On the next day, April 20, Columbine-related material dominated national airwaves even before the start of the community remembrance. The Early Show presented segments on shooting survivor Richard Castaldo; evangelically driven parent Darrell Scott, who chose the anniversary to release a book of writings by his late daughter, Rachel Scott; and teacher Beverly Williams and retired Columbine librarian Mary Swanson, participants in a book project of their own. MSNBC broadcast a piece on the Columbine lawsuits that correspondent Chip Reid downplayed as soon as it was over: "Today they're trying to put these lawsuits and the divisions aside and continue the healing process," he said. Onetime student Brooks Brown, who along with his parents has been among the most persistent critics of Jefferson County Sheriff John Stone, shared his views on Fox News. And on Later Today, starring Jodi Applegate, Asha Blake and Florence "Mrs. Brady" Henderson, a tribute to Columbine victims took place shortly before an interview with a child actress who's in a current series of Pepsi commercials. Guess school shootings are all part of our infotainment universe.
But the most telling television moment occurred on Today, where Katie Couric conversed with Michael Shoels, stepfather of murdered student Isaiah Shoels, and Craig Scott, brother of Rachel Scott. Couric's interview with this pair had been the poignant highpoint of the TV coverage immediately following the shootings, with Shoels and Scott holding hands as they attempted to express their agony. But there was no recapturing this lightning: Scott, who was underdressed for the temperature, spent most of the interview shuddering, while Shoels went off on a rant about how he'd been forced to leave Colorado because of racism and prejudice. The emotions this time around weren't nearly as touching.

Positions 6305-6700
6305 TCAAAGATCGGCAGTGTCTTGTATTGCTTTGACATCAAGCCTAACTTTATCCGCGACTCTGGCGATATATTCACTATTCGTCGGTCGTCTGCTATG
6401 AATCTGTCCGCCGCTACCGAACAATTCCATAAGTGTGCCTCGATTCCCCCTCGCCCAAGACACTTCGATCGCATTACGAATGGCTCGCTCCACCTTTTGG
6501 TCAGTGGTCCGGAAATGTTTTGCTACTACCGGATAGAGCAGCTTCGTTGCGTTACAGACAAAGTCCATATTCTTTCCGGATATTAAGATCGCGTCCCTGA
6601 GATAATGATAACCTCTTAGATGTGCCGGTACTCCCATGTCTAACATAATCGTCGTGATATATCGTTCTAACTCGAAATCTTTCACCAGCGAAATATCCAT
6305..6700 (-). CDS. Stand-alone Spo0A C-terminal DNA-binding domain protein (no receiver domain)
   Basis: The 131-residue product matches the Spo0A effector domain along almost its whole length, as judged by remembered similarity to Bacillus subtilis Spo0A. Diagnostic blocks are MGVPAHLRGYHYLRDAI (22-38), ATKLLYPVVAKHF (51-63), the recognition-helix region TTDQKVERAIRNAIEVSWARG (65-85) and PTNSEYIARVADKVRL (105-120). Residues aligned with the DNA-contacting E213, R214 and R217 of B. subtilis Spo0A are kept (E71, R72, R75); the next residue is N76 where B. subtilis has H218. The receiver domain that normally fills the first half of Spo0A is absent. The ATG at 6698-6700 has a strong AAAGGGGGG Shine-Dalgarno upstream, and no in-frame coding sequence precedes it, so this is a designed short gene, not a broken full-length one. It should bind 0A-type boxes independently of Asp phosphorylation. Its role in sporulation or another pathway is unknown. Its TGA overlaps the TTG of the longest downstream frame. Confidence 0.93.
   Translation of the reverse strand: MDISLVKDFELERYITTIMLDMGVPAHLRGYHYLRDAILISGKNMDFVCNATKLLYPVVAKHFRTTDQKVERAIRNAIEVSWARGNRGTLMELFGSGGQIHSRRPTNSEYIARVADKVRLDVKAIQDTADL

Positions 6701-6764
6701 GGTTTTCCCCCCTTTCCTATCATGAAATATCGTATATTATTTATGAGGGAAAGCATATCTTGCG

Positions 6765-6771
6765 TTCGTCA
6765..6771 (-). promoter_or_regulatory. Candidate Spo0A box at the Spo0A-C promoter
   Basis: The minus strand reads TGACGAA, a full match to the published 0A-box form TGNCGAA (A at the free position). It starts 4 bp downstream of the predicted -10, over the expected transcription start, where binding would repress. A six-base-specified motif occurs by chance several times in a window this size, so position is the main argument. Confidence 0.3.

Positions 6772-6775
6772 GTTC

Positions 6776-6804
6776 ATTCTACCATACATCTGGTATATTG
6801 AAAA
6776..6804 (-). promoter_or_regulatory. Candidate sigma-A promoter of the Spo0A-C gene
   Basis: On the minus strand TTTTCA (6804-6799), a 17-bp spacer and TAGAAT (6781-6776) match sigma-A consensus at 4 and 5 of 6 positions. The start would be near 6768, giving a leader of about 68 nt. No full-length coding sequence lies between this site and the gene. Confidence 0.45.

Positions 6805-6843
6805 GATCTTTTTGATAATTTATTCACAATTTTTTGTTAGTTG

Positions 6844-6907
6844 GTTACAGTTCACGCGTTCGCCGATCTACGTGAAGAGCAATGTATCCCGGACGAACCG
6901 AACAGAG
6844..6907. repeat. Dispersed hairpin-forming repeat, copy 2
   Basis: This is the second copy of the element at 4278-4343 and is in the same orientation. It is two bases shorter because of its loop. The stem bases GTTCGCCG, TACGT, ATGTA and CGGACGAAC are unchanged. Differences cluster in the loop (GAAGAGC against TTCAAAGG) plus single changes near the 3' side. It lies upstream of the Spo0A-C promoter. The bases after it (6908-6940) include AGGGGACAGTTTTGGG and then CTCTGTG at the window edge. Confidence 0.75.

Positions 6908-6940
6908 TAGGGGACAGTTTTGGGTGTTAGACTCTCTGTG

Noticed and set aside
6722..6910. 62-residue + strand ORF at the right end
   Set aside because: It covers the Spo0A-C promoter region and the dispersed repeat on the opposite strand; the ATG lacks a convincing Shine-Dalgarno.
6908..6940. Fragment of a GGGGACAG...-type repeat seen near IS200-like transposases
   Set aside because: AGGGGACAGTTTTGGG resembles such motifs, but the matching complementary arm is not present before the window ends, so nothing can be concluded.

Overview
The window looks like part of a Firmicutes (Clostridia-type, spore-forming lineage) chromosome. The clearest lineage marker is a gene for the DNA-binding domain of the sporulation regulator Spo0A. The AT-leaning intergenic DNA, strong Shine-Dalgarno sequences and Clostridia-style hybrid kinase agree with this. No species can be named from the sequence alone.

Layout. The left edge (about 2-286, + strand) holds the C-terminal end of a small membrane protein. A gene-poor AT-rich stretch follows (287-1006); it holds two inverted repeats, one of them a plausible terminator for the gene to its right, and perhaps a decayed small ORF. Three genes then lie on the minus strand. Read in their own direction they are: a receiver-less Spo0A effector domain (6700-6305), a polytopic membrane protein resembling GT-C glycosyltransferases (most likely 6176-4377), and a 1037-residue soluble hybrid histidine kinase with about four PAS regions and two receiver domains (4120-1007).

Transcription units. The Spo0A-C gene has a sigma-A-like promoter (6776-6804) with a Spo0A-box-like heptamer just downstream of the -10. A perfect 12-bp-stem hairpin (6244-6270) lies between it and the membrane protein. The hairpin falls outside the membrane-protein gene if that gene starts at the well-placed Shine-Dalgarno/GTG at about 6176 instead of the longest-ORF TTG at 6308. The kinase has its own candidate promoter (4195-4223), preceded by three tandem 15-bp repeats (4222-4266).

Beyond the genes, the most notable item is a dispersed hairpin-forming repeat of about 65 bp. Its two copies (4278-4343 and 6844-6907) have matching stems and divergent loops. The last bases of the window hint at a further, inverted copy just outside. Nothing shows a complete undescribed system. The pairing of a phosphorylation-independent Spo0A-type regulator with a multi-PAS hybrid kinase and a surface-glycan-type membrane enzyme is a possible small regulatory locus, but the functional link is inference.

The show went on, of course, but did so modestly. A moment-of-silence ceremony led by Governor Bill Owens lured far short of a throng of onlookers (according to the on-screen clock on CNN, the silence began more than a minute after the 11:21 a.m. time scheduled), and the multitudes failed to arrive at Clement Park despite reports from Channel 7's Anne Trujillo and Mitch Jelniker that people were "streaming in." Afterward, press sorts studiously avoided mentioning the smallish size of the audience, fearing, perhaps, that this admission would make them seem out of touch. But the disappearance of Columbine stories in the days that followed was so sudden that it almost seemed like a manifestation of collective guilt. As if.
By voting with their feet, however, Denverites sent the media a powerful message. Many of the thousands who stayed away from Clement Park on April 20 were undoubtedly saddened by memories of a year ago -- but they saw no reason to put their emotions on parade for the entertainment of others.
Life doesn't have to be a TV show, you know?
Have comments, tips or complaints about the media? E-mail "The Message" at Michael.Roberts@westword.com.